Most people who use cannabis today do so for these reasons. Historical records also point to the social uses of cannabis. Ancient Hindus in India were against the use of alcohol, but accepted social cannabis use. In ancient Rome, wealthy people finished banquets with a cannabis-seed dessert that was known for the good feeling it caused.

    At ancient Indian weddings, cannabis bhang was served for good luck and as a sign of hospitality. Today, people often use cannabis for specific activities and occasions.

    When used properly, it helps some to relax and concentrate, making many activities more enjoyable. Eating, listening to music, socializing, watching movies, playing sports, having sex and being creative are some things people say cannabis helps them to enjoy more. Sometimes people also use it to make mundane tasks like chores more fun. And certain strains work better for the pain. Like people who use cannabis for social reasons, people who use cannabis for medical reasons also use it to improve their quality of life.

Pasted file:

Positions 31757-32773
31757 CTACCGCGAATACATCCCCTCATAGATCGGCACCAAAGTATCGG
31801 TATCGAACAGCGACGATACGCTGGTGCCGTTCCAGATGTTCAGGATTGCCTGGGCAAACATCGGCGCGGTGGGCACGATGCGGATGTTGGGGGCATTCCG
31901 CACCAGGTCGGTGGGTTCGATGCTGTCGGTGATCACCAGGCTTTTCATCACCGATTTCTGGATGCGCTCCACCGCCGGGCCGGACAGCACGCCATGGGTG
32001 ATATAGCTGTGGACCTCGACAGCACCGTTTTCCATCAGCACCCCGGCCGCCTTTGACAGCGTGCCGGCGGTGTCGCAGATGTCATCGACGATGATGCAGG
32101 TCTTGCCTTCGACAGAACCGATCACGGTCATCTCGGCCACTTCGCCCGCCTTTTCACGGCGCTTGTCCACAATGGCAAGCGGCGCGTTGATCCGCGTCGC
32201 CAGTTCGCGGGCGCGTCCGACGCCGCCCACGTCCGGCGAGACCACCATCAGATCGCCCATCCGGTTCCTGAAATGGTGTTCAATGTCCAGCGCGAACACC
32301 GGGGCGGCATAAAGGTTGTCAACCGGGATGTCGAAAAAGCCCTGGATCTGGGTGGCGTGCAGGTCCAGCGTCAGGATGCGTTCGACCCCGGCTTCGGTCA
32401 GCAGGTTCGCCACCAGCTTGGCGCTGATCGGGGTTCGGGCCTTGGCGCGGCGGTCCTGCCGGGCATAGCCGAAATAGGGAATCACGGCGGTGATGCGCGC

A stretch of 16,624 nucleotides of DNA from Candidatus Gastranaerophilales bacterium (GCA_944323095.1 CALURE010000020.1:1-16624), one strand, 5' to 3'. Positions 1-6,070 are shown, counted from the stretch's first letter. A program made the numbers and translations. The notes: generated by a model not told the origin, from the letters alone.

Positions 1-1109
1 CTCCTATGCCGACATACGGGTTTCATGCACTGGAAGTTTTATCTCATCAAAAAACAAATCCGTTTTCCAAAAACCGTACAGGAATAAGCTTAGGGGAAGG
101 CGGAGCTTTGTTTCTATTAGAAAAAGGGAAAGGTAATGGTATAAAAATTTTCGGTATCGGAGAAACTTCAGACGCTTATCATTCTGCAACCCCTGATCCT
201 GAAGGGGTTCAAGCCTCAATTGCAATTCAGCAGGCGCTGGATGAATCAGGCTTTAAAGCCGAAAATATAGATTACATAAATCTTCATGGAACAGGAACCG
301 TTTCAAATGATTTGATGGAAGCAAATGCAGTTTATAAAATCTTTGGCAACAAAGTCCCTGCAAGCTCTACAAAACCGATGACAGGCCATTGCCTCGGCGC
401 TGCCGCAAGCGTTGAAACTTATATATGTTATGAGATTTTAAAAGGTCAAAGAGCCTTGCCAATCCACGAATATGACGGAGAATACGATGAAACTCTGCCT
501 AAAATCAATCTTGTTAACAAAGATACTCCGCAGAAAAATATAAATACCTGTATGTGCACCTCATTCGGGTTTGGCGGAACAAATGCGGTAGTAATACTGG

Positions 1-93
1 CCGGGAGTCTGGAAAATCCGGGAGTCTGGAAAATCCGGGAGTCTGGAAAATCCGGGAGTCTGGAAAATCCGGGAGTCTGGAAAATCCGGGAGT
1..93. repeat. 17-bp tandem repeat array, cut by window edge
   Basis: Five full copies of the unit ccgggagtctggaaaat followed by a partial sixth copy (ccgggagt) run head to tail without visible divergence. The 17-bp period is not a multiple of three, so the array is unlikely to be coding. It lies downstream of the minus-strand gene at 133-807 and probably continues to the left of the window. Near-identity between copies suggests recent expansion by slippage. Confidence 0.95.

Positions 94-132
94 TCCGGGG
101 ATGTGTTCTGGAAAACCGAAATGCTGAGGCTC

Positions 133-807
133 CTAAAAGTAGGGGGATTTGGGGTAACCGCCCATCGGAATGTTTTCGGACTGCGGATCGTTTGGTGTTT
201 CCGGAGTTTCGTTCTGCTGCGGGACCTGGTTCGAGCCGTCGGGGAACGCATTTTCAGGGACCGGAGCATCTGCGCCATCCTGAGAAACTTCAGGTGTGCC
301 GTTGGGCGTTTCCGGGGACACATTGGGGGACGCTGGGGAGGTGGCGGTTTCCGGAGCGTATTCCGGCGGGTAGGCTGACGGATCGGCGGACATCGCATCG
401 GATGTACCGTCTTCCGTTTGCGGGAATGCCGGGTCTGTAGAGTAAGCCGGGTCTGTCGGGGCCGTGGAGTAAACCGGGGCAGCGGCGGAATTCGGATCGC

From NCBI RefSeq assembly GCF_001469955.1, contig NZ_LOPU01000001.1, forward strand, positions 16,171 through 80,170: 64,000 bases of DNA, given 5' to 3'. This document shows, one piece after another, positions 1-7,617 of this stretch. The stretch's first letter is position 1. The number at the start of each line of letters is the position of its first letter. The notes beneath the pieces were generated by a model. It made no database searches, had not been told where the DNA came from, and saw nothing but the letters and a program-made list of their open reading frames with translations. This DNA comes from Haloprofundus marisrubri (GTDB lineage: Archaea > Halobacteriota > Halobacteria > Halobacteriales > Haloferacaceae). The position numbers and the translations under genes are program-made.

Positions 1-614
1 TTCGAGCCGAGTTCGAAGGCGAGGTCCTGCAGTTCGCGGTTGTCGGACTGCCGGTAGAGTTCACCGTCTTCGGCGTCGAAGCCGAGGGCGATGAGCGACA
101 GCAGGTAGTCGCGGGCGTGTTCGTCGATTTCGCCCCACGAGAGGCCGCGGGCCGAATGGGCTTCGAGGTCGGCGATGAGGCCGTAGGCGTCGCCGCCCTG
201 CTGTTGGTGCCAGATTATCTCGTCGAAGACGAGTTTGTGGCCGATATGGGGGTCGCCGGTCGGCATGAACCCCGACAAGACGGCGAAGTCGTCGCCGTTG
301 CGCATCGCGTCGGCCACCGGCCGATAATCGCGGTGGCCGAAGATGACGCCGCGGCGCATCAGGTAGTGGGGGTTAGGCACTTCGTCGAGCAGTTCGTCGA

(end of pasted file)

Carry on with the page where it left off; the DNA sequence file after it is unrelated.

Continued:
Medical use is linked to managing physical and mental problems and to preserving health. Cannabis has been used medically for thousands of years.

    The Ebers Papyrus, an ancient Egyptian medical text, also mentions cannabis. It was written in BCE and is one of the oldest pharmaceutical works known. In Canada, cannabis was used as a medicine until it was added to a list of controlled substances in The court ruled that people should not have to choose between their liberty and their health because both are protected in the constitution.

    Currently, there are many barriers to the Health Canada program. Also, the options for a legal supply of cannabis are limited. As a result, only about 3, people have licences at this time. Cannabis is used to treat many medical conditions and symptoms. It is effective in treating nausea, loss of appetite, pain, anxiety, insomnia, inflammation and muscle spasms. These symptoms are often part of physical or mental conditions. Sometimes cannabis is more effective than pharmaceutical drugs and has fewer negative side effects.